This article is intended to help explain what a person must do to become a certified Christian educator, written from the point of view of one who is enrolled in the certification process.
People often ask me why I am working to become a certified Christian educator, assuming that since I have my doctorate in education and many years experience in both public and church education, I surely wouldn’t need any further schooling to be able to work in this field. But when I retired from my job as curriculum coordinator at a K-12 public school, I wanted to be more than just a good-hearted volunteer. I wanted to have the knowledge and experience to offer valuable service to Christ and the church as a consultant in Christian education (or whatever God may call me to do.)
When I first felt called to pursue these studies, I didn’t even know what a certified Christian educator was. After looking into it, I discovered that it was a well-thought-out program of studies and practical experience that has been developed and is overseen by an educator certification council on behalf of the General Assembly Council. This group establishes standards, designates a certification advisor in each presbytery, develops and evaluates certification exams and grants certificates. They report to the General Assembly through the National Ministries Division.
The purpose of certification is to recognize the professional preparation and performance of persons employed as educators, to set standards for educational competency and to provide support for professional development. Currently there are 414 certified Christian educators (active and retired) in the Presbyterian Church (U.S.A.). In addition, 279 persons are working toward certification and in the past five years another 300 have inquired about the program.
After being accepted into the program, I began my work at Shenango Presbytery as assistant director of the resource center and staff person for Christian education. Being employed as a Christian educator is a requirement of the certification program because it is important that applicants get practical experience in the field, not just academic knowledge. The requirement is for at least one year of full time, two years of half-time, or three years of one-third-time employment.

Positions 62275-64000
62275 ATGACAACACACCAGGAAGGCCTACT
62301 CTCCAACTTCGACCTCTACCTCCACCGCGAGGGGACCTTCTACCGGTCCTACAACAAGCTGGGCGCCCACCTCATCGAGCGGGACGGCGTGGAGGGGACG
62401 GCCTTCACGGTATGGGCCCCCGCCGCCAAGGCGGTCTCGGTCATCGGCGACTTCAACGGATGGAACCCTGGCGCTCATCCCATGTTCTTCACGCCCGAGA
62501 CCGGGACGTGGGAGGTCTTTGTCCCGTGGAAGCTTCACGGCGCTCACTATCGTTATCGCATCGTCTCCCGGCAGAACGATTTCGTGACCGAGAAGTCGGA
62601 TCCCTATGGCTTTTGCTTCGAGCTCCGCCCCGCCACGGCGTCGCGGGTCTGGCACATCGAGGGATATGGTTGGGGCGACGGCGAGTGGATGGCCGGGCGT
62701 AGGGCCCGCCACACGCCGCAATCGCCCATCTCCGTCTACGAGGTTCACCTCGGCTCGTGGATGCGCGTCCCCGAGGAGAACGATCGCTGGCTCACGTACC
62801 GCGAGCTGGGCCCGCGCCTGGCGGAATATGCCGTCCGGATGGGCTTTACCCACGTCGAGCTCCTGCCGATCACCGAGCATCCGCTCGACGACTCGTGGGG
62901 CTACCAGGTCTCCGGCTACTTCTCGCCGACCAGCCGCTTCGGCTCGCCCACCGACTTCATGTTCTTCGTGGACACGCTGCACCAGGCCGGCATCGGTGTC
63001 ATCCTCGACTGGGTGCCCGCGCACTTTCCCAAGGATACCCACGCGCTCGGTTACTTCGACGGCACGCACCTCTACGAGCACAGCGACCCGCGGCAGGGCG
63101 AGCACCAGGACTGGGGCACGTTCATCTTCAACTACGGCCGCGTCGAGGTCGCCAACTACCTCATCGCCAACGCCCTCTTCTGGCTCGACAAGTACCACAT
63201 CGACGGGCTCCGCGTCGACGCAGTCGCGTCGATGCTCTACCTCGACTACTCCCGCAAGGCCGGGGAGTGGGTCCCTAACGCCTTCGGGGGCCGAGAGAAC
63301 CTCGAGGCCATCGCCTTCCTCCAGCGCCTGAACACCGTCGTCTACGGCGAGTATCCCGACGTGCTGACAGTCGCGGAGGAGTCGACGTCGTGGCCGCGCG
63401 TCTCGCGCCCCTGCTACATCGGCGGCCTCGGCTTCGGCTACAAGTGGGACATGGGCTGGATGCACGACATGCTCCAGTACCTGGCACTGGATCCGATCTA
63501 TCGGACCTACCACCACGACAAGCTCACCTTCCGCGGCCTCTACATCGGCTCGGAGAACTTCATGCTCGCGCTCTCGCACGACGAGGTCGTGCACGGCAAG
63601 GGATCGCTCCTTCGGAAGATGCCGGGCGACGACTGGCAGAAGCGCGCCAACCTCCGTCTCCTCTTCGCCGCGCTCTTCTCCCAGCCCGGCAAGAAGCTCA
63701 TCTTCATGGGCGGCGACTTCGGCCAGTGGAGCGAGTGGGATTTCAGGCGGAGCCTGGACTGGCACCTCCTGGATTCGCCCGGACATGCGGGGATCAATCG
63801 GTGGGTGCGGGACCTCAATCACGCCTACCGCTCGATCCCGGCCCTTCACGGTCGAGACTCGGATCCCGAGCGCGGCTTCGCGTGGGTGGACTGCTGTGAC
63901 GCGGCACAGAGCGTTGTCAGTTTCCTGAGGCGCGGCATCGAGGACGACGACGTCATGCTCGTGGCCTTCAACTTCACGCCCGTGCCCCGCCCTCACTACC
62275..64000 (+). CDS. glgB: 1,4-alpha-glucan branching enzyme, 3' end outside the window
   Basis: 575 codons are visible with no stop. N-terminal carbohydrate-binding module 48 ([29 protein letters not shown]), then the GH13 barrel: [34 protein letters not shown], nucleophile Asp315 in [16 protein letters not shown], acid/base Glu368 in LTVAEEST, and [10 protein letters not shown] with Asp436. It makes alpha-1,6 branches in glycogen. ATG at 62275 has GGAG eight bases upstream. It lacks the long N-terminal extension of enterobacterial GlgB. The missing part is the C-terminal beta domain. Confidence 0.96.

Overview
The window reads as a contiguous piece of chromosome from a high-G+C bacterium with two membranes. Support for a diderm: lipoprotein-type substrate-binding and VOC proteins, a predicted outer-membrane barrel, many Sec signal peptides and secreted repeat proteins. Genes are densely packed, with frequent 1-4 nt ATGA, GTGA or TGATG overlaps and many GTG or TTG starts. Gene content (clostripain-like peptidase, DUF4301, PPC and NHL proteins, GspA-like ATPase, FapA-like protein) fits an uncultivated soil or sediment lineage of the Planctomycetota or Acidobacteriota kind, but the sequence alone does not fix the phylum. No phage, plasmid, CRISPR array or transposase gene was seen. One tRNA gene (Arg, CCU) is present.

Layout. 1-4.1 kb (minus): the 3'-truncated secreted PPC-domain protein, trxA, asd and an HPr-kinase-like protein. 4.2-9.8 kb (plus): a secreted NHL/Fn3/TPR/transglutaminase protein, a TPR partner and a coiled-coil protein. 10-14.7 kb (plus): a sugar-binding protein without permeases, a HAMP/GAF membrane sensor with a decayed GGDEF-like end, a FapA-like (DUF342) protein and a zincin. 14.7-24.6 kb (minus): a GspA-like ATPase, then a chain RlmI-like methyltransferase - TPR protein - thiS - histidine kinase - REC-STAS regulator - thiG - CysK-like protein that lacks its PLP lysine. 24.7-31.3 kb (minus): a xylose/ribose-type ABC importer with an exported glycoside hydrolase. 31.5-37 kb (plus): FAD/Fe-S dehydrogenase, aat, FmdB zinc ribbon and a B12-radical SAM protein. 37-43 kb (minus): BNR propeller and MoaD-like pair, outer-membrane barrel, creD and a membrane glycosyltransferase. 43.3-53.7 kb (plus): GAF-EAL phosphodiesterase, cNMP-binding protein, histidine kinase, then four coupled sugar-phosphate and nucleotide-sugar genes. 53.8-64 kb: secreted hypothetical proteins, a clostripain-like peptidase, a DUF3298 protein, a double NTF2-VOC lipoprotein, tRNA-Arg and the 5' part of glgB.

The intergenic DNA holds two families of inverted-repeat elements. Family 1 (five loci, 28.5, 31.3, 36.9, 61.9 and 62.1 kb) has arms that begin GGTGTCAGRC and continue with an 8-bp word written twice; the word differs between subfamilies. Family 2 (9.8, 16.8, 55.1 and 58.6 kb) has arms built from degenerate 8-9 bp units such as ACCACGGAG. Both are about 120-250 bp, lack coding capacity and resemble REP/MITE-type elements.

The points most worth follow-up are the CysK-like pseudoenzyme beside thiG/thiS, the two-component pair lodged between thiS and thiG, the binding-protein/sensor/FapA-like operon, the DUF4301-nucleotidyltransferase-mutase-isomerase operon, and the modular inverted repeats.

The academic preparation to be a certified Christian educator includes gaining knowledge and skills in the areas of biblical interpretation, Reformed theology, human development (including faith development), religious education theory and practice, and polity and program & mission of the Presbyterian Church (U.S.A.). At the certification level, studies must be completed at both undergraduate and seminary levels. These requirements can be met by taking regular college and seminary courses, by workshops followed by directed studies (studies that you do at home by reading the texts and completing the assignments) or by taking special certification courses offered by seminaries. The course on Presbyterian polity has even been offered at General Assembly!
When all the academic and work requirements have been met satisfactorily, the Certification Council approves moving on to the final phase: the examination. This final exam has three parts: Part I — biblical interpretation; Part II — educational design with both an essay on foundations of Christian education and an original curriculum that is planned, presented, and evaluated; and Part III — educational practice, in which situations are given and the person has to respond in ways that show that he or she possesses the necessary knowledge and skills and how to apply them. The final must be completed within six months of when it is received.
When a person enters the examination phase, a reference group is formed, made up of a staff colleague, another Christian educator, a member of the employing agency and the presbytery’s representative. This group will support the person through the final exam period, giving advice and feedback before the final is sent in to the certification council.
In the coming months, as presbyteries vote on the question of minimum salary standards, they should not be confused by the fact that there are many, many excellent people laboring in ministries of Christian education. However, what is to be voted on is the question of appropriate compensation for those who are actually certified. Remember, the word “certified” means that the educator has successfully completed a specific program of preparation that in many ways is as rigorous as that completed by those ordained into the ministry of Word and Sacrament.
Margaret Campbell Trautman is a retired educator who serves as volunteer assistant resource center director for Shenango Presbytery.